17th March 2020
Tuesday has rolled around again and we're at 'The Sovereigns' with the Woking Gaming Club.
The club members agreed that due to the threat of the Covid-19 virus, this would be the last get-together for the club until we were no longer required to socially-distance ourselves.
The first game of the evening was 'Cartographers'.
Do you fancy getting out and about, doing a bit of exploring? Perhaps finding a forest or two, or even a river? Then this game may be for you.
That's right, in these days of self isolation and being stuck at home; we played a game about going outside!
Cartographers is a style of game I've yet to play called 'roll and write'.
What's in a game?
The only bugbear with the game is the pad of blank maps, which you tear out and give to each player. Even though 100 sheets enough for a lot of games, the idea of it makes me wince!
If you do run out of sheets however, you can download and print extras from the website.
Dave, the game's owner had the wisdom and foresight to also purchase a couple of sets of coloured fine line markers to use with the game (More about that below.).
How's it play?
First there's setup.
Play begins by turning over an exploration card.
Scoring occurs at the end of every season and is broken down as follows (As well as end of round actions.):
Once the score for the winter season has been calculated, the score for all 4 seasons is tallied. Highest score wins.
Cartographers is a fun and interesting game.
Interesting because of how the scoring works, it gives players short term and long term goals. Not only are there 4 scoring objectives, each objective is scored twice and they are scored asymmetrically.
Objective 'A' is scored in rounds 1 & 4. So working towards it in rounds 1 & 4 will earn a player points. Objective 'A' scores no points in rounds 2 & 3, however working towards objective 'A' in rounds 2 & 3 can pay dividends when it's scored again in round 4. This may mean neglecting other scoring opportunities though.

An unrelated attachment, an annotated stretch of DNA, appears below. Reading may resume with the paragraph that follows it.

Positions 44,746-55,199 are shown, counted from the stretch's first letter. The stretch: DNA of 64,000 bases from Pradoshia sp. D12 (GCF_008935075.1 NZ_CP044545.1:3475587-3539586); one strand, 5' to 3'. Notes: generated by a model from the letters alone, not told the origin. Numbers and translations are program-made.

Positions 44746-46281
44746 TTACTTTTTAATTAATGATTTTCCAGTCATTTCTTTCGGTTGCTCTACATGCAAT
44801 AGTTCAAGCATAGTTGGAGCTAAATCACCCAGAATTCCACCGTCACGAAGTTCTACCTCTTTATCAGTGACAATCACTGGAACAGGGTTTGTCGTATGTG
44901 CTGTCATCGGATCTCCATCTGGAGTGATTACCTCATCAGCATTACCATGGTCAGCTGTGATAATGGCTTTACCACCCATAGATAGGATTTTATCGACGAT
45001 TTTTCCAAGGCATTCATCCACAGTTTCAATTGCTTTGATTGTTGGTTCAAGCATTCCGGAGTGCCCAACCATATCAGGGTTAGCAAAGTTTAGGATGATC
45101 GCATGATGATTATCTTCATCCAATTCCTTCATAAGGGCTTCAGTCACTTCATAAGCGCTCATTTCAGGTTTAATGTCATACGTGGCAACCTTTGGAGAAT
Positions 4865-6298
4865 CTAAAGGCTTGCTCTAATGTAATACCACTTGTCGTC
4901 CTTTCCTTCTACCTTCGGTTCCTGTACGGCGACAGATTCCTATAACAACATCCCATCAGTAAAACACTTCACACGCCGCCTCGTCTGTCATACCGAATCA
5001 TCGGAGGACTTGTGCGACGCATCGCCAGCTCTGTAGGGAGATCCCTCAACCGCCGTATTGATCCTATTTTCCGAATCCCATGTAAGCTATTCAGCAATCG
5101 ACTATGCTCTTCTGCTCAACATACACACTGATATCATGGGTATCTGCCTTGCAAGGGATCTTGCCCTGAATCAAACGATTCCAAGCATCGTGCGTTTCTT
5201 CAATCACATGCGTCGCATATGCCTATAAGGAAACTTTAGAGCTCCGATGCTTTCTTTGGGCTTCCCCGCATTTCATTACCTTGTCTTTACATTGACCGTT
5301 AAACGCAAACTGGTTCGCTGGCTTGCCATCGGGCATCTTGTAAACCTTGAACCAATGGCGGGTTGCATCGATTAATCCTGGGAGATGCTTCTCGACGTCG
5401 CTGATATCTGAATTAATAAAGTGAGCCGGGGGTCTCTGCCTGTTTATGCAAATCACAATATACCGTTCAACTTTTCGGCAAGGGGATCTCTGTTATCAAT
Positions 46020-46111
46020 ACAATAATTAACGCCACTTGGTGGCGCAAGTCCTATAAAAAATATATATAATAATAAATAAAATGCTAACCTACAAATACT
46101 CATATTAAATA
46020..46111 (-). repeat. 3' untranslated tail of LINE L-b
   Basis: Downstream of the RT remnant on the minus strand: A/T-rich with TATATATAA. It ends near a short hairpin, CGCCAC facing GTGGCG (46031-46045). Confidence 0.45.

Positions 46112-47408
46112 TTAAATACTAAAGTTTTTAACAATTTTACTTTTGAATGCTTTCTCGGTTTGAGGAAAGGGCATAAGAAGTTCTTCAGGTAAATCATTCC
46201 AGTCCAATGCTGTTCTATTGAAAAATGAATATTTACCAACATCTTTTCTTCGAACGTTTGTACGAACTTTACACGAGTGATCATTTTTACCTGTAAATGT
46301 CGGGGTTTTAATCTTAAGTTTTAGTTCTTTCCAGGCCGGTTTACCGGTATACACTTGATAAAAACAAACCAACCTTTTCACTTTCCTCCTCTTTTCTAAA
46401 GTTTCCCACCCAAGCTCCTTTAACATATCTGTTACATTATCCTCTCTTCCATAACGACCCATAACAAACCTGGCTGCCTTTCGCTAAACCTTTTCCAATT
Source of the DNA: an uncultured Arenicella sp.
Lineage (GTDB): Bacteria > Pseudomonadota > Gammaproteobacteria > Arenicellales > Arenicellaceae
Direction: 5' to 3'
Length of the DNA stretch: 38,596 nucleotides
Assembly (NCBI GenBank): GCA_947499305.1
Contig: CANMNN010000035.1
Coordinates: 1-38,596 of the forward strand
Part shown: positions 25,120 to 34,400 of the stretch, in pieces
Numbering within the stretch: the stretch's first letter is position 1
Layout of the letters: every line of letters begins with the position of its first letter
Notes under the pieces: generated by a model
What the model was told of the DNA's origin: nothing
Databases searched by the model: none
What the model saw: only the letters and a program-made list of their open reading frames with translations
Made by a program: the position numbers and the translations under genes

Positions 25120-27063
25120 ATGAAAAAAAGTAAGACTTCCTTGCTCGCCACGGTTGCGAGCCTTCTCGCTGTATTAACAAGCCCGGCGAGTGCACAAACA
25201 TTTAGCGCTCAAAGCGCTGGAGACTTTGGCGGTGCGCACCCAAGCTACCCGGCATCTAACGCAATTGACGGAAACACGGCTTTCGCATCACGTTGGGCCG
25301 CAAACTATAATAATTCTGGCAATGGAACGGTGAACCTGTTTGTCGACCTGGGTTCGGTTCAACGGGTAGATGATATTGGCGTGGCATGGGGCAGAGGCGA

Objective 'B' on the other hand, scores in rounds 1 & 2, after that it's worthless. So to make the most of this scoring opportunity, players will have to concentrate on it for the first half of the game.
All of this makes players think about short, long and mid term goals and how to maximise scoring opportunities.
Additionally, players cannot predict what terrain/shapes will appear if at all or the order they appear. Nor can they predict when ambush cards will appear. Players also need to be flexible and be able to change their plans.
This culminates in giving players lots of factors to consider and decisions to make - which is good.
Another interesting thing about Cartographer is the number of players it supports. It's essentially only limited by the drawing implements/time required. You could use the entire pad and play with 100 people at once if you had the time/space/pencils!
There is theoretically no downtime as everyone draws their shapes at the same time. I say theoretically, because they'll always be that player that takes too and wants to draw in too much detail! 'Do you really need to draw the chimneys on the houses in your village. What! Now you're doing the smoke too!'. You know what I mean.
The addition of the coloured markers - whilst an extra expense added quite a lot to the experience. I imagine using the pencils a little duller. It's a shame they couldn't include coloured pencils or something along those lines. Obviously costs need to be kept down though.
Even so, I found it a good game and would play it again.
I play, I paint.